Thursday, 10 December 2009

Writing about Landscapes...

Are you sitting comfortably ? ... then I'll begin this post...

One dark morning, a middle aged man got up at 6am so that he could set off to drive 80 miles south to the Suffolk coast and arrive in plenty of time to work with some teachers from the county. He was going to spend the first 90 minutes of a Geography conference to talk to 40 colleagues about Literacy in Geography and Geography through Literacy...."

Was there a happy ending ? Read on to find out...

The presentation that I used on the day is available from SLIDESHARE, and is embedded below...
View more presentations from GeoBlogs.
Thanks to James Woolven for adding the various resources to the Suffolk Geography page of the Suffolk Learning Hub....

On the day, I also gave an update on GA projects. There was a range of other sessions: Colin Breeze presented a session on the work he had been doing on the flooding of 2007, and shared a comprehensive range of activities on the theme of flooding.
Also heard a useful phrase from the Suffolk Advisor for Humanities: Dale Banham.
He used the phrase "iceberg questions" - will come back to those in a later post...

For the same session, I asked my Twitter network to tell me about a book which they thought had excellent descriptions of LANDSCAPE. These were the results of the consultation....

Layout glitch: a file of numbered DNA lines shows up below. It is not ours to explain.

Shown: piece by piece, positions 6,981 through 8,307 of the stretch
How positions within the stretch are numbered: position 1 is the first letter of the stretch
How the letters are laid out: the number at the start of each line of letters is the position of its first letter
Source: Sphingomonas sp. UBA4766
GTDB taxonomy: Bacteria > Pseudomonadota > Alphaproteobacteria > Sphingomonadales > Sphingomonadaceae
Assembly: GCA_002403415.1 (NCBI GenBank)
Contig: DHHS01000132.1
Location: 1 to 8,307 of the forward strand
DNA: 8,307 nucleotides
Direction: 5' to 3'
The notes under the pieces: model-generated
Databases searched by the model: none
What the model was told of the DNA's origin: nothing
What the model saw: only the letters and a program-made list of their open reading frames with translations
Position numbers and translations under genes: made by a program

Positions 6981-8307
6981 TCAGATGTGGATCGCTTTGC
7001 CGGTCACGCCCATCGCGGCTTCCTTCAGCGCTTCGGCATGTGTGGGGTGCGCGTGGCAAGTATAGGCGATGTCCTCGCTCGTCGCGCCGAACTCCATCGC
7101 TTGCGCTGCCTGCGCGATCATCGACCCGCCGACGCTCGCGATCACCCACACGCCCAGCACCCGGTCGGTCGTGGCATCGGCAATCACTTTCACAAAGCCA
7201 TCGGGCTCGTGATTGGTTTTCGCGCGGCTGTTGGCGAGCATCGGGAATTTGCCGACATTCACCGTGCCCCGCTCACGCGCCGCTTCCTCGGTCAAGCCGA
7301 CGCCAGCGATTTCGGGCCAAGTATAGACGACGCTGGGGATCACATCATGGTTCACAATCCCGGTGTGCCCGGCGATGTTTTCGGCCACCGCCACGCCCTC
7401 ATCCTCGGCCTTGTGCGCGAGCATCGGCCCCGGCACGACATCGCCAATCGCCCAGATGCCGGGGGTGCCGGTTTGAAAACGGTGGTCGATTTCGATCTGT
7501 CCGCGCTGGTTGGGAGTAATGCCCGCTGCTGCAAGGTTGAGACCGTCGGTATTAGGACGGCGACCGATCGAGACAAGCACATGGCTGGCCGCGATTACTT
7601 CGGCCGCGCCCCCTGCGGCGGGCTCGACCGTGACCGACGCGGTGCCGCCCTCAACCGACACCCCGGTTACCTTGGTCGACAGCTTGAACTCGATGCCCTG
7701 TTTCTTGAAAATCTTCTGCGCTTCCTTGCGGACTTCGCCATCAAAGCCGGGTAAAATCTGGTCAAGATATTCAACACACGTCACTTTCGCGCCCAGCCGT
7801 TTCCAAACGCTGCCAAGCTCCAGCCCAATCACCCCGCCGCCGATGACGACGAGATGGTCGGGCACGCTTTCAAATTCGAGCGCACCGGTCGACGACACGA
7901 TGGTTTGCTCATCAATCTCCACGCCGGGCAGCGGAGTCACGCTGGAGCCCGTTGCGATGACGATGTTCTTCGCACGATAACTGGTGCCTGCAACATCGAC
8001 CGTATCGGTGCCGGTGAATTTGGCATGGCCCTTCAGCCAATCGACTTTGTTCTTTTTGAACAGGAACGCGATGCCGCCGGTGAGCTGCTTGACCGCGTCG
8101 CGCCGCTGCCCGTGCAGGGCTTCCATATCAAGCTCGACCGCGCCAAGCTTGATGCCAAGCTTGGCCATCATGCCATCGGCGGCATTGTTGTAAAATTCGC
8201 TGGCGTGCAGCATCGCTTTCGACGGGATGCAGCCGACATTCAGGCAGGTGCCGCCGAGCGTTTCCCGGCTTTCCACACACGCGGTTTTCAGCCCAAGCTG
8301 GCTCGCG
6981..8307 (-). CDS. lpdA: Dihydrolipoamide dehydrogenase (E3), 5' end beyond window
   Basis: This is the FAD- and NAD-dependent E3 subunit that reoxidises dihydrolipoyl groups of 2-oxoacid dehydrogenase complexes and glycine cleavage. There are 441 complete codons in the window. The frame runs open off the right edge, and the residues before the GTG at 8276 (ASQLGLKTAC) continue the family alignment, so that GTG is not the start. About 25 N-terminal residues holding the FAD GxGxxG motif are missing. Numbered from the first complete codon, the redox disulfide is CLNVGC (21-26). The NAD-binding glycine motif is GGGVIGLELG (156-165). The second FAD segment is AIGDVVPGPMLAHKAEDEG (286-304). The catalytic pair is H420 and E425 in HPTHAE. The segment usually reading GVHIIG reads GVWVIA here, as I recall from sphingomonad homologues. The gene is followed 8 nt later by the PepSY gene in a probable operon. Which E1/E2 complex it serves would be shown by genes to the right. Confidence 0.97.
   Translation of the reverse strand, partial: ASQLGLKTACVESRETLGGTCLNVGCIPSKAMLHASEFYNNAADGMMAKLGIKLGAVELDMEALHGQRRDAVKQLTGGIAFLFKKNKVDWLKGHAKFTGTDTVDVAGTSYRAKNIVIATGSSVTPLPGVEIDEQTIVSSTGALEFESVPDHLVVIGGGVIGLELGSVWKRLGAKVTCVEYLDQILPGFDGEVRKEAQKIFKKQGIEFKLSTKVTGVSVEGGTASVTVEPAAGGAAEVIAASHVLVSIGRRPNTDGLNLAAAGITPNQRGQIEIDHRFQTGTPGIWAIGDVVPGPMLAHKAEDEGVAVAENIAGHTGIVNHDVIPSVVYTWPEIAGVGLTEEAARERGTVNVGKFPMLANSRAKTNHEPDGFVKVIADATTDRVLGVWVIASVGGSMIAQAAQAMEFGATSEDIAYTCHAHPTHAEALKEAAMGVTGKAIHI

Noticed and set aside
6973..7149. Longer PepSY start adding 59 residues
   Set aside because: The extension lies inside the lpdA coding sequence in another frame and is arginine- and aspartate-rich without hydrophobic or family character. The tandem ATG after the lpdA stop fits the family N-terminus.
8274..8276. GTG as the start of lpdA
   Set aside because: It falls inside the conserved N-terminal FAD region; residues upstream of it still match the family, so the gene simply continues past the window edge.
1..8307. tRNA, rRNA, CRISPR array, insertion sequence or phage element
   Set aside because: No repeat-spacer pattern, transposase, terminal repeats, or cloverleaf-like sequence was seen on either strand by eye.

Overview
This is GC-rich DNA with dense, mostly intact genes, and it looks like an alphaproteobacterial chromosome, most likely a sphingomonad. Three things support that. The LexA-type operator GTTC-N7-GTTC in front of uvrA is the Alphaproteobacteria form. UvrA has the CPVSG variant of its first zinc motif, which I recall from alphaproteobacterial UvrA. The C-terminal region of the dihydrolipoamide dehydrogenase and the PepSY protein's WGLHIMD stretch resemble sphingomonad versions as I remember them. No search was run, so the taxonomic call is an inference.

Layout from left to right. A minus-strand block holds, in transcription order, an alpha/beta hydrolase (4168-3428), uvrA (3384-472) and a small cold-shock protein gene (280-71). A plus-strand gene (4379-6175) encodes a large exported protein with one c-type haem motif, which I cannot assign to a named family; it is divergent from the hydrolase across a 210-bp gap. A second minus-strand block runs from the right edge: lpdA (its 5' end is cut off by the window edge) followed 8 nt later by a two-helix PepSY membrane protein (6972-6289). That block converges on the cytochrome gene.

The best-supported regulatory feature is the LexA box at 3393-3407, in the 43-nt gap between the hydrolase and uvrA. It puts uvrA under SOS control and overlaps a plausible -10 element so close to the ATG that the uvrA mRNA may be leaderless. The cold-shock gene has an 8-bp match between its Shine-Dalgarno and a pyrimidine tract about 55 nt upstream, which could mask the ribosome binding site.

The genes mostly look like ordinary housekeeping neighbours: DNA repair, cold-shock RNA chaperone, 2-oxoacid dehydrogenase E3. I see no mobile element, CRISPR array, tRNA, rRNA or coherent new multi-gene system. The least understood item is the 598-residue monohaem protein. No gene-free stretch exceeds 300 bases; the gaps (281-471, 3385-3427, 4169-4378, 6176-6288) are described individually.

Tynemouth – Thomas Hardy's "Return of the Native" – Egdon Heath

Isle of Islay – Iain Banks' "Espedair Street", Ferguslie Park, Paisley

London – "Bone People" – Kerry Hulme

Bedfordshire – "Waterland" – Graham Swift - description of the Fens

Newcastle – Wainwright’s Guides to SW Lakes

Portsmouth – "Touching the Void" – Joe Simpson – mountain landscapes

Sheffield – "Jamaica Inn" – Daphne du Maurier – moorland in Cornwall

W. Midlands – "Sunset Song" – Lewis Grassic Gibbon

Brighton – Sebastian Faulks – "Birdsong" and "Charlotte Gray"

Ipswich – "Around Ireland with a Fridge"

Ashford, Kent – Paul Theroux – "The Great Railway Bazaar"

Scotland - "The Lord of the Rings"

On the same morning, David Rogers was using John Davitt's Learning Event Generator to work with students on the Copenhagen Climage change conference, and challenged them to create some Army chats, which he then shared through Twitpic...


Thanks to Dale Banham and all the delegates and presenters for their work on the day.

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